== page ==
Re: Revision of RFC 1494 - Teletex mapping?

"Carl S. Gutekunst" <> Tue, 10 January 1995 23:26 UTC

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From: "Carl S. Gutekunst" <>
Message-Id: <>
To: Ned Freed <>
Subject: Re: Revision of RFC 1494 - Teletex mapping?
In-Reply-To: Your message of Tue, 10 Jan 1995 12:22:46 MST <01HLOO5W954I8Y53C7@SIGURD.INNOSOFT.COM>

>In fact the irony of the pure approach is that in practice is is often the
>minimalist, purest-of-the-pure implementations that do the most damage....
>in so doing they often fail to deal with boundary conditions properly.

Dunno how many times I've seen someone assume that because their string
manipulation code was "clean" for ISO 8859.1 that they could safely shovel
around T.61 or Shift JIS....  It's correct often enough that it usually gets
past Q.A. and doesn't blow up until a customer tries it.  :-(  Even X.400 MTA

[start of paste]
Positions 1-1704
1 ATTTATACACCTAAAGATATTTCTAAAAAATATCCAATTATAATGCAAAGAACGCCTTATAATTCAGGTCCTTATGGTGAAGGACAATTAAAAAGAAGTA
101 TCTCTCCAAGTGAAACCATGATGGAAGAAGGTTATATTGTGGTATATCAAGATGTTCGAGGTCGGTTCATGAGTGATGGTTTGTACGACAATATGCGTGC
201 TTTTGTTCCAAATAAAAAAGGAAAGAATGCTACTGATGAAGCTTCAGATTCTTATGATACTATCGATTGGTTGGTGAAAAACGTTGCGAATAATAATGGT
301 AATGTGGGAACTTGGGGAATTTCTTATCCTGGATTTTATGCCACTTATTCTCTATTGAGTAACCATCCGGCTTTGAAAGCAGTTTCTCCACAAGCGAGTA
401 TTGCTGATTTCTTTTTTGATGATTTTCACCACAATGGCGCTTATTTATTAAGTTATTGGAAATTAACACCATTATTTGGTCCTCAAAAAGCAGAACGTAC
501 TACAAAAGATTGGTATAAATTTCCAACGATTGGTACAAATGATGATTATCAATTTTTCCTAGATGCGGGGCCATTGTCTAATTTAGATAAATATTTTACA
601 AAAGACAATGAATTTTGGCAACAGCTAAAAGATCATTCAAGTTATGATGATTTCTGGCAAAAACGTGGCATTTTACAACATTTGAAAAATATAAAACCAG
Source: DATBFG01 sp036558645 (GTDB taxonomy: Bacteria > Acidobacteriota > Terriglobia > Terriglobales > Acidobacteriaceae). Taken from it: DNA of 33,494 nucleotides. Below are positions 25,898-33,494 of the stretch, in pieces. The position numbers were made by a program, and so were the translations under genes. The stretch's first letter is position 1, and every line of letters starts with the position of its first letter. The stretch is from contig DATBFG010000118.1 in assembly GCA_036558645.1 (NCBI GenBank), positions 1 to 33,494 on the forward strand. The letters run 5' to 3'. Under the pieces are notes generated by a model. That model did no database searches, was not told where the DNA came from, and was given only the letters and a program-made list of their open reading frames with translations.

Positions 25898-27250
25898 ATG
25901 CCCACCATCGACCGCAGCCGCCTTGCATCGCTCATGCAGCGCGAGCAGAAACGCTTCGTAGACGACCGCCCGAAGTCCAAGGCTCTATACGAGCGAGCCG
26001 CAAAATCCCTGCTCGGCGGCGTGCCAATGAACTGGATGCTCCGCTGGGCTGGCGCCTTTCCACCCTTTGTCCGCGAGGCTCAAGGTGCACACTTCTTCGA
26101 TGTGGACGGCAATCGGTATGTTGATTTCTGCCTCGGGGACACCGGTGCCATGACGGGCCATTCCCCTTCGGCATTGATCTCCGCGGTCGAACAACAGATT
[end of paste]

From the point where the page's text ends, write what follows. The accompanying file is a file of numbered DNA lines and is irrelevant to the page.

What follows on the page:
vendors trip over this, e.g., string lengths that are defined in terms of T.61
characters but calculated in bytes.

>.... but we offer the option to convert to iso-8859-1 or any of the 200-odd
>other character sets we support if you really want to.

Two *hundred* ??  Lawsy, lawsy.

Our most demanded body types for X.400 are IA5, ISO 6937, and T.61, perhaps
because we sell a lot to Canada.  The Canadian PTTs seem to implement 6937,
and not T.61.

>>charset=iso-6937 has another advantage: no "dot" in the name! :-)
>? I don't know why this is an issue -- dots are allowed in content-type
>parameter values without quoting.

Oops.  I even have that yellow-highlighted in my copy of RFC-1521.  Now I
have to double check the standards before making facetious comments?  ;-) ;-)